The holiday shortened week saw the Dow Jones Industrial Average hit the 30,000 mark. The "real economy" continues to toil, as jobless claims jumped and lawmakers continue to argue over further stimulus.
VOYA provides an interesting view on the bond market as direction for the economy and the market vacillates on headline trading news. VOYA views the recovery forming a "K shape" with certain sectors outperforming others.
Bond Market Outlook
- Global Rates: vaccine optimism to allow ten year U.S. Treasury yield to float higher but remain in 0.8 – 1.2% range
- Global Currencies: U.S. dollar trends weaker against DM, EM currencies
- Investment Grade: remain cautious on spreads into year end, but look to add high quality issuers on weakness
- High Yield: valuations less attractive after rally, select opportunities remain among higher- quality spreads for incremental yield
- Securitized: most virus-impacted sectors such as CMBS to continue to receive bid amid vaccine optimism
- Emerging Markets: 3Q20 recovery continued to build through year end but still uneven across markets, leading to select opportunities
Vanguard provides a concise summary of considerations for the global economy going forward. Of particular note, are their thoughts on COVID-19's hastening of market evolution in certain areas.
1. A profound yet ultimately temporary setback. Social activities and the industries most reliant on them will rebound, as they have following past pandemics.
2. An accelerated future. Trends that Vanguard and others have previously discussed, ranging from work automation to digital technologies to certain business-model disruptions, have only been accelerated by the shock of COVID-19.
3. Pivots in policy. This crisis has seemingly altered the expectations of, and preferences for, certain government policies, ranging from more forceful efforts by central banks to drive up low inflation to more aggressive spending by fiscal authorities amid economic headwinds.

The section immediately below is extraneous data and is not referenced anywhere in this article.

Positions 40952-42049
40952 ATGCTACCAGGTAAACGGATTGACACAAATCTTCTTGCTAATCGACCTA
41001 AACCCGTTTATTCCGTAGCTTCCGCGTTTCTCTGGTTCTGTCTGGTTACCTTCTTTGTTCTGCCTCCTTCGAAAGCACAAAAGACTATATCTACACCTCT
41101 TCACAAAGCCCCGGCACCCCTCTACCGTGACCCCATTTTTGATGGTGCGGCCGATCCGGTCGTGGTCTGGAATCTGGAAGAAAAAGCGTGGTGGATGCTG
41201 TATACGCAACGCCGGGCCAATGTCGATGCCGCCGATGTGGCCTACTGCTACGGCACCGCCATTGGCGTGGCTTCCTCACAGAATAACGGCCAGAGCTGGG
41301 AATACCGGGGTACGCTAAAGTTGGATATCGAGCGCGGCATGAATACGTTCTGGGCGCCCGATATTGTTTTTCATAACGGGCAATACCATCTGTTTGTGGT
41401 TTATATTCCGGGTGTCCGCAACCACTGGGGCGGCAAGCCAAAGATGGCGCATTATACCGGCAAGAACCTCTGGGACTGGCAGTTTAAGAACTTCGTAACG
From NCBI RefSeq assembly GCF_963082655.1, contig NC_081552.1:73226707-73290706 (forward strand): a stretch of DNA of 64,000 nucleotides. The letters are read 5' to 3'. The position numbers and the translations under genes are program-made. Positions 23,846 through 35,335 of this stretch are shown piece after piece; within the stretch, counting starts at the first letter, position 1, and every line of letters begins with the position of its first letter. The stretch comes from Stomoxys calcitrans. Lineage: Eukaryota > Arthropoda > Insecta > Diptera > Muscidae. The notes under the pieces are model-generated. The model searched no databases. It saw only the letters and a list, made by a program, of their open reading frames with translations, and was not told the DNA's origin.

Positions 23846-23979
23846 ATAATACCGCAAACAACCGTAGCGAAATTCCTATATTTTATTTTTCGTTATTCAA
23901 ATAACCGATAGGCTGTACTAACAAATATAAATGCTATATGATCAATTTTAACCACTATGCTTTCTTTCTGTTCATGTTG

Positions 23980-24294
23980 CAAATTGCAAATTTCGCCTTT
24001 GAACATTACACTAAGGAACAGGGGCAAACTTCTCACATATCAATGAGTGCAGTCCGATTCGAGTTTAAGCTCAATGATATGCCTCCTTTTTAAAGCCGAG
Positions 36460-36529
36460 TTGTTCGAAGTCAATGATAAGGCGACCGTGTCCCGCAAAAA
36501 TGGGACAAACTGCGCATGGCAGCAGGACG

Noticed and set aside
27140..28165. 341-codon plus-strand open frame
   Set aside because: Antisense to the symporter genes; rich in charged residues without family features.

4. Unaltered reality. Despite the extraordinary events of 2020, some aspects of the global economy may ultimately stay as they are. In our view, these would include the multifaceted U.S.-China relationship and the likelihood of increasing innovation in the years ahead.
While providing some interesting historical tidbits on Thanksgiving, Cetera also reminds us of the economic significance of the holiday.
Travel: According to AAA, an estimated 55 million Americans traveled more than 50 miles for Thanksgiving in 2019, including 4.5 million traveling by plane.8 While this year we’ll likely see fewer travelers than in years past, considering TSA passenger traffic has recently been 60% to 70% lower than last year’s levels due to COVID- 19, air traffic will probably see a bump the week of Thanksgiving.
Thanksgiving Dinner: The Thanksgiving meal not only impacts your waistline, but also your wallet. Fortunately, the annual dinner-table marathon is reasonably priced. According to the American Farm Bureau Federation, last year’s Thanksgiving dinner cost an average of $48.91 for 10 people, or slightly below $5 per person.
Holiday Shopping: It’s hard to project what this year’s Thanksgiving weekend shopping data will look like in aggregate because of the pandemic, but a Deloitte consumer survey indicates that holiday shopping will fall. The rapid growth in online shopping, combined with an emphasis on social distancing, will likely result in Cyber Monday spending smashing last year’s record levels.
We hope you have a safe, restful, & healthy Thanksgiving holiday.
Jason Vitucci & staff